The third thing is a little less obvious, and that’s the chance to learn more about teaching. Most of these guys not only write, but teach for their day jobs. They have quivers full of skills that enable them to keep a classroom full of kids interested and engaged. I try to soak up as much as I can, while I can. For example, Linda Urban at Bread Loaf gave me a great group exercise for learning to write dialogue. (I didn’t have time to try it on this round, but next time!) At Champlain, I sat in on a craft session on writing from different points of view. I was in awe of Sarah Braunstein’s command of the group, and the way she got them to experiment with different viewpoints. I’m keeping notes for next year!
I also discovered that Phil Baruth is a hell of a pool player, as well as a Vermont state senator. But that was after hours, when I learned that excellent craft beer on draft is a staple in downtown Burlington, and when I for the first time tasted gravy fries. And tasted. And tasted again, just to be sure!
P.S. Many thanks to Lesley Wright and Jim Ellefson for inviting me!
I’m heading off shortly to Boston’s Westin Hotel on the waterfront to spend some time at Arisia, currently New England’s largest regional SF/F convention. I’ll be on a bunch of panels related to writing and ebook publishing. Tonight at 10, the subject is “Self-editing your SF/F Novel” —self-editing being the first step in rewriting a manuscript, to be combined (preferably) with critique from trusted readers, followed by more revision as needed. I happen to have a self-edit checklist just for the purpose! (If you don’t catch the panel, you can always read my checklist at writesf.com—click the link for Rewriting.)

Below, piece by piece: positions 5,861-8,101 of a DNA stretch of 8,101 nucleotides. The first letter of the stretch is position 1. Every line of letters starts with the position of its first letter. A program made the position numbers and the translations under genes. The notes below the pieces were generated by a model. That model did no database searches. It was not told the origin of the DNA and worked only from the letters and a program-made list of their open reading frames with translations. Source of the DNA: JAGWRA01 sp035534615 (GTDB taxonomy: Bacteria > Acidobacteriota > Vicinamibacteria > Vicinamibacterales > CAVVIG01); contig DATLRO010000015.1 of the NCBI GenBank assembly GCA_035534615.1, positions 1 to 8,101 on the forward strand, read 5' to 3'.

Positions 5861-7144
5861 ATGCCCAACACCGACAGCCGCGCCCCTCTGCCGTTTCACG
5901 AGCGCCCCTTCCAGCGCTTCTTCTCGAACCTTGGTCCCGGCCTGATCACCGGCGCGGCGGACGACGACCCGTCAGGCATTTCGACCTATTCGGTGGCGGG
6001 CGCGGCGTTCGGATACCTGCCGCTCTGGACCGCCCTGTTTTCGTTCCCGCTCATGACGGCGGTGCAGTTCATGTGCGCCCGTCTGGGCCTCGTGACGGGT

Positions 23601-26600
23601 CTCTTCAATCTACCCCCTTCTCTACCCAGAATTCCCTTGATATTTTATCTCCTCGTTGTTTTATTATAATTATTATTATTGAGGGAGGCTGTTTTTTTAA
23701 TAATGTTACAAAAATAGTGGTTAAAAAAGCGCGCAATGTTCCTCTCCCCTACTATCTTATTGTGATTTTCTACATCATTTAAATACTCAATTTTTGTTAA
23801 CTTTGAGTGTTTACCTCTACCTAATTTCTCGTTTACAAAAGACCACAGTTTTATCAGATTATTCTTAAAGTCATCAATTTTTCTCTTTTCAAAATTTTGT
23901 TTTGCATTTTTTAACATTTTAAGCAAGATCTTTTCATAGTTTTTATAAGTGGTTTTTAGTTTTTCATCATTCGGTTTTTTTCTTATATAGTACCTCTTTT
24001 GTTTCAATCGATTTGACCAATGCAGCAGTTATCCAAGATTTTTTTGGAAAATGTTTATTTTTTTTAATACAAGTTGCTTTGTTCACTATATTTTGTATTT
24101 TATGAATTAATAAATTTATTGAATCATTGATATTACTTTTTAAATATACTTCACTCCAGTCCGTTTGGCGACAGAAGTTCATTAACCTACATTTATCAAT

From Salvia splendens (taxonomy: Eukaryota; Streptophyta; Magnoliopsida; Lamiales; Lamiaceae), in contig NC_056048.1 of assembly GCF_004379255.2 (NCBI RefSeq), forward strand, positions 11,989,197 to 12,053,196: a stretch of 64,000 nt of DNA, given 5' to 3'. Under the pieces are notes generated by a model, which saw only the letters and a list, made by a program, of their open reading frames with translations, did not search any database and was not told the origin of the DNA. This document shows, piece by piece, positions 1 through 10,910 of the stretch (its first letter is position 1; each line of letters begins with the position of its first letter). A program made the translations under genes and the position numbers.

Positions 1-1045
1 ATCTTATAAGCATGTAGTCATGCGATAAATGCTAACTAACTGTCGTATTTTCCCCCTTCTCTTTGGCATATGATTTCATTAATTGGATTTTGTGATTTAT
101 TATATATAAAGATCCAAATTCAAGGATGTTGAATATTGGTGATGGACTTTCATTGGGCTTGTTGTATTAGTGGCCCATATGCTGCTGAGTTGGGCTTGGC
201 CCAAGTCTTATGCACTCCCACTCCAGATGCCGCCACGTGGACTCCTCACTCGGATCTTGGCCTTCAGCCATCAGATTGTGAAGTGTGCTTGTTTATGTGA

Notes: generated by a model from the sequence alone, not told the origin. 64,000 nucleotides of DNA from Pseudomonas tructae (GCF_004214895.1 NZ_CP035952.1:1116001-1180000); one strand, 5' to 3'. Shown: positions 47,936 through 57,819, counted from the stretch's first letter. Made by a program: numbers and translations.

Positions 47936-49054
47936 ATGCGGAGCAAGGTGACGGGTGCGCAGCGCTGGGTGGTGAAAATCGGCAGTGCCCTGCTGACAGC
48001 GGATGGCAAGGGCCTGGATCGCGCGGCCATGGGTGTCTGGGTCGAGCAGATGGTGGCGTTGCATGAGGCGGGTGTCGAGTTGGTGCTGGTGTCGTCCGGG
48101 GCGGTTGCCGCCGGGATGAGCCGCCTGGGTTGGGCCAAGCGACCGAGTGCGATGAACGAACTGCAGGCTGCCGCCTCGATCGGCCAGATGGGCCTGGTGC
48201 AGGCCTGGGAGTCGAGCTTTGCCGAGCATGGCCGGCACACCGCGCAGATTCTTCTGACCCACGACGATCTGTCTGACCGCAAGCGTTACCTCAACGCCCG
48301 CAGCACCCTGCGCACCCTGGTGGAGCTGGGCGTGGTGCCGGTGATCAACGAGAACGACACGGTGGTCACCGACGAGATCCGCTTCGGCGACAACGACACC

Tomorrow, I’ll be talking about “Punching Up the Action,” “Self-publishing” (particularly, from my point of view, as it relates to self-publishing one’s backlist), and “Plot and Structure.” If you’re in the area, come on down!
I’m also eagerly looking forward to seeing the art show. The artist Guest of Honor is Roger Dean, creator of all those wonderful Yes album covers (which were in fact one inspiration for my novel Panglor)!
That’s where you’ll find me, this Thursday evening August 2, from 9:20 to 10:00 Eastern time! The show is called The Author’s Corner, with host Elaine Raco Chase, at www.trianglevarietyradio.com. It’s a call-in show, and I’ll be talking about my writing and books, and pretty much whatever she asks me. So if you’d like to chat with actual spoken words—almost as if we were talking in person—check it out! Go to www.trianglevarietyradio.com, then click on blog talk radio (a silver bar, halfway down the page). You’ll find a phone number for calling in. Listen to the whole show, from 8 to 1030 p.m., Eastern time! (Forget the boring Olympics—they’ll be on your DVR.)
If you must watch adorable and athletic divers and gymnasts instead of listening to our scintillating conversation, podcasts will be available after the show. (But really, you aren’t going to watch the Olympics Sunday night instead of the Mars landing, are you? I didn’t think so. This is similar.)
Edit: You can listen to the interview as a podcast, by clicking this link:
Several other authors precede me in the interview. My own section starts at around 78:30.